FIG. 1 illustrates a perspective view of the present invention, in which the dripping bottle 10 is used for containing salt water or other nutritious liquid. The top of the dripping bottle 10 has a hook 11 for hanging the dripping bottle 10 on a supporting frame 20. The bottom of the dripping bottle is connected with a buffer tube 12, which is further connected with a tube 13 with an injection needle connected on the other and thereof. One of the lower side of the dripping bottle 10 is mounted with an encircling frame 30; the outer surface of the encircling frame 20 is furnished with a plurality of grooves 31, in which the fastening hooks 48 of the detecting unit 40 are to fasten. As shown in FIG. 2, a soft flexible belt structure 41 includes two flat belt sections extending from the sensing portion of the detecting unit 40. Both ends of the soft belt structure 41 are furnished with fastening hooks 48 respectively so as to facilitate the same to be fastened in the grooves 31. Hooks 48 are adapted to engage edge areas of strips 30 so that the flat belt sections are in taut conditions for supporting the sensor portion of detecting unit 40 flat against the bottle surface. The detecting unit 40 includes a photoelectronic sensor 44, a control circuit 45, a battery 46, and a buzzer 47. The center of the detecting unit has a detecting hole 43 with a photo-electronic sensor 44 therein for sensing the liquid level inside the dripping bottle 10 as shown in FIG. 3. The FIG. 3 assembly can be considered as the sensor body portion of the liquid level detecting unit.
When the dripping bottle is used for injection, the dripping bottle should first be mounted in reverse position inside a crating belt 50 so as to let the liquid in the bottle slowly drip through a tube 13 and an injection needle to a person's body. As soon as the level of liquid in the dripping bottle reaches the opposite position of the detecting hole 43, the photo-electronic sensor 44 will generate a signal to transmit into the control circuit 45, which will send a signal to cause the buzzer 47 to generate a sound signal to remind a nurse or the like that the liquid in the bottle will soon be used up. The photo-electronic sensor 44 and the control circuit 45 are made of CMOS. Since the battery 46 is very small in size, it can be sandwiched inside the detecting unit 40. The whole detecting unit 40 is a very small unit with high sensitivity, and it can be mounted at different position so as to sense the liquid level in different condition, and therefore it is deemed a practical and novel device.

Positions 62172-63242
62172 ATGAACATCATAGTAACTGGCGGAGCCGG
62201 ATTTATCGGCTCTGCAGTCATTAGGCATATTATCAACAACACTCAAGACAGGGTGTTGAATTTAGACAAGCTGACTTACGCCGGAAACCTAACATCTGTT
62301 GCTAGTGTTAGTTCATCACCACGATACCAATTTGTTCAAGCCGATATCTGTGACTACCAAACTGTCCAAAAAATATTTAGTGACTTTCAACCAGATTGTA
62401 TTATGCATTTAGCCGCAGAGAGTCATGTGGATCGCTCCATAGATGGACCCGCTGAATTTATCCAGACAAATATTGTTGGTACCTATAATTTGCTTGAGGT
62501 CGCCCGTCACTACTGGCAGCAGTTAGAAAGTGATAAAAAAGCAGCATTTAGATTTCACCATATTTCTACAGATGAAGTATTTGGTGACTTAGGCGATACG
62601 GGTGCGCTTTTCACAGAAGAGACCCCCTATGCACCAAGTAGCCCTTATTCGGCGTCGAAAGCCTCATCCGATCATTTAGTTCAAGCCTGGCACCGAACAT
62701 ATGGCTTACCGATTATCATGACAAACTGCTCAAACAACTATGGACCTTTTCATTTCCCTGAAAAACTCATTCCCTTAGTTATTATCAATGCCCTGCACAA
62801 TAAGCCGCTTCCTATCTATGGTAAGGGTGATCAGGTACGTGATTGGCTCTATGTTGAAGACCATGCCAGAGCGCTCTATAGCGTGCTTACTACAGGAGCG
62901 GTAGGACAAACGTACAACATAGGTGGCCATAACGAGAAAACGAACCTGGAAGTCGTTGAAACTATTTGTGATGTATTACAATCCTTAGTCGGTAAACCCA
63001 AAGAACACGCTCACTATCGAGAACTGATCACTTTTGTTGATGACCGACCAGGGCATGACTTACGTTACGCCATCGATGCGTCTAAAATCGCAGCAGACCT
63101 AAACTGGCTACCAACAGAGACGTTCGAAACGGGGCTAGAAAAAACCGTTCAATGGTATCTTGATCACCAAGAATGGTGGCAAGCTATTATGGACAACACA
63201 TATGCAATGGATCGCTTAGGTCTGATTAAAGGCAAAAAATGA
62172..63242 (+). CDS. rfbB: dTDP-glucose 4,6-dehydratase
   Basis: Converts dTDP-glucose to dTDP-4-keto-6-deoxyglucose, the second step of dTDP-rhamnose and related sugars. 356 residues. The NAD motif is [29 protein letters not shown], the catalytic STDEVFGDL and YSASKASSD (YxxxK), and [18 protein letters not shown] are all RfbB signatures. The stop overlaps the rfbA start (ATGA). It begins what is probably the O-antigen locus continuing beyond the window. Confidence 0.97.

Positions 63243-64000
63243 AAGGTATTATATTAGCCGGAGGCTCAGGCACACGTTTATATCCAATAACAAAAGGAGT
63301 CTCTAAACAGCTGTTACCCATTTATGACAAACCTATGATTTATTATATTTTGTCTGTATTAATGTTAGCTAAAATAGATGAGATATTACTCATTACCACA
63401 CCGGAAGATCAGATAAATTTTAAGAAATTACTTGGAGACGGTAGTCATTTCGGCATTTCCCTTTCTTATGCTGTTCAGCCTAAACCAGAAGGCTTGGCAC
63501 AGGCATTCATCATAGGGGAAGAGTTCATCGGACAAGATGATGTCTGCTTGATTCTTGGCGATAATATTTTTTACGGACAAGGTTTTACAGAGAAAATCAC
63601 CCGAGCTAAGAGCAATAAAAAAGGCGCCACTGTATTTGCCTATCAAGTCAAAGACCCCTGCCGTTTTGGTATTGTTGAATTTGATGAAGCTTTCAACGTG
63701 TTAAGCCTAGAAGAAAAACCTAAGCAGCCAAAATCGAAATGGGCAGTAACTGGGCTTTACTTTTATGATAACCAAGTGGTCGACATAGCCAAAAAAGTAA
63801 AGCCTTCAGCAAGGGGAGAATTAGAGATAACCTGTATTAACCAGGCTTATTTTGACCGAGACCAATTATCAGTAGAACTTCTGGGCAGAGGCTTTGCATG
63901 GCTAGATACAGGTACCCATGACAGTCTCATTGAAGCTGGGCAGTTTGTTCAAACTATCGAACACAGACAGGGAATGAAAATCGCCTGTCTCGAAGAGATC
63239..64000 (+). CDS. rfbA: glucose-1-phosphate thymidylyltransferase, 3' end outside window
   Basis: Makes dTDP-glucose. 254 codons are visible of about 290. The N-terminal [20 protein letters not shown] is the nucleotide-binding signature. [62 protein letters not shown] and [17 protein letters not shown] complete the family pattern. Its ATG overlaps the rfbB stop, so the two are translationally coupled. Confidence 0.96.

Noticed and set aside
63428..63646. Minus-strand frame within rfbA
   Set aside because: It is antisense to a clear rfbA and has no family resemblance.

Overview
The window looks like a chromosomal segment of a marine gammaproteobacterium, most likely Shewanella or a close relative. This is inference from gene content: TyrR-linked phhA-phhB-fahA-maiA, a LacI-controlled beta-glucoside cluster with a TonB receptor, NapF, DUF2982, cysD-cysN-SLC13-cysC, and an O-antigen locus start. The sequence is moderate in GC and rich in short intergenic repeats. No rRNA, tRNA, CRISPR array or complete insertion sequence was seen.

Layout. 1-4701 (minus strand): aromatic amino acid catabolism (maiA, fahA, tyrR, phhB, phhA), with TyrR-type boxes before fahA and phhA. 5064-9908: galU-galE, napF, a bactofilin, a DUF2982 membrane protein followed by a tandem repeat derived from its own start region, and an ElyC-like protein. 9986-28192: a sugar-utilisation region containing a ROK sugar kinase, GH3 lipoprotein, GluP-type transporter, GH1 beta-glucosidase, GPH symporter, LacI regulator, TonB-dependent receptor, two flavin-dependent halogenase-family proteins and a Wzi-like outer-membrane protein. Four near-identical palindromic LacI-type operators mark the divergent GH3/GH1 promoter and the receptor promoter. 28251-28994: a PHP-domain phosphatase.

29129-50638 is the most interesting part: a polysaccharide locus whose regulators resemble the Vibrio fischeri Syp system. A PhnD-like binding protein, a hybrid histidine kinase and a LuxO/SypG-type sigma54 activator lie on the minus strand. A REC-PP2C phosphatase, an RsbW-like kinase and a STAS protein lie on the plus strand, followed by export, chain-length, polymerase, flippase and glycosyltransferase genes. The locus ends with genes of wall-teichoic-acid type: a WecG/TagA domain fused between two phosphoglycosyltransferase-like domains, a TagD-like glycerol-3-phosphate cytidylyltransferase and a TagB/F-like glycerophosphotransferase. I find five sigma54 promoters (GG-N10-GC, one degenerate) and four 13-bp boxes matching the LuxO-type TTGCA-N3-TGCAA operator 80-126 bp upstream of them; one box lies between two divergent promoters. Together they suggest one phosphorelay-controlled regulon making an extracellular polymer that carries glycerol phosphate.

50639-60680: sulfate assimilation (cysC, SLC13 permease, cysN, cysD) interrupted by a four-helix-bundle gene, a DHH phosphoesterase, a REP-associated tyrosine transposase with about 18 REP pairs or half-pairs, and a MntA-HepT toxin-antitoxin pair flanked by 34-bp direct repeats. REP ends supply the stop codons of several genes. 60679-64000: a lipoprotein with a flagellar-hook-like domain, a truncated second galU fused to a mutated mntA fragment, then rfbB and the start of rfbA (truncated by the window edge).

|Cited Patent||Filing date||Publication date||Applicant||Title|
|US3588859 *||Apr 21, 1969||Jun 28, 1971||Petree Frank||Level detector|
|US3939360 *||Jan 22, 1975||Feb 17, 1976||John A. Jackson||Liquid level sensor and electrode assembly therefor|
|US4014010 *||Aug 1, 1975||Mar 22, 1977||Walter Joseph Jinotti||Fluid-dispensing apparatus having level control and alarm means|
|US4378014 *||Mar 27, 1981||Mar 29, 1983||Elkow Robert D||Apparatus for and method of administering intravenous fluid|
|US4749988 *||Nov 20, 1986||Jun 7, 1988||Imtec Products, Inc.||Non-invasive liquid level sensor|
|US4788444 *||Dec 18, 1986||Nov 29, 1988||Lucas Electrical Electronics And Systems Limited||Liquid level detection|
|Citing Patent||Filing date||Publication date||Applicant||Title|
|US6690280 *||Sep 7, 2001||Feb 10, 2004||Richard A. Citrenbaum||Apparatus and process for infusion monitoring|
|DE9414293U1 *||Sep 5, 1994||Oct 12, 1995||Guenther Michael||Restmengen-Alarmgerät für Infusionsständer|
|U.S. Classification||340/618, 340/619, 128/DIG.13, 73/293|
|International Classification||A61M5/168, G01F23/292|
|Cooperative Classification||Y10S128/13, A61M5/1684, G01F23/2921|
|European Classification||A61M5/168D3, G01F23/292B|
|Dec 6, 1994||REMI||Maintenance fee reminder mailed|
|Apr 30, 1995||LAPS||Lapse for failure to pay maintenance fees|
|Jul 11, 1995||FP||Expired due to failure to pay maintenance fee|
Effective date: 19950503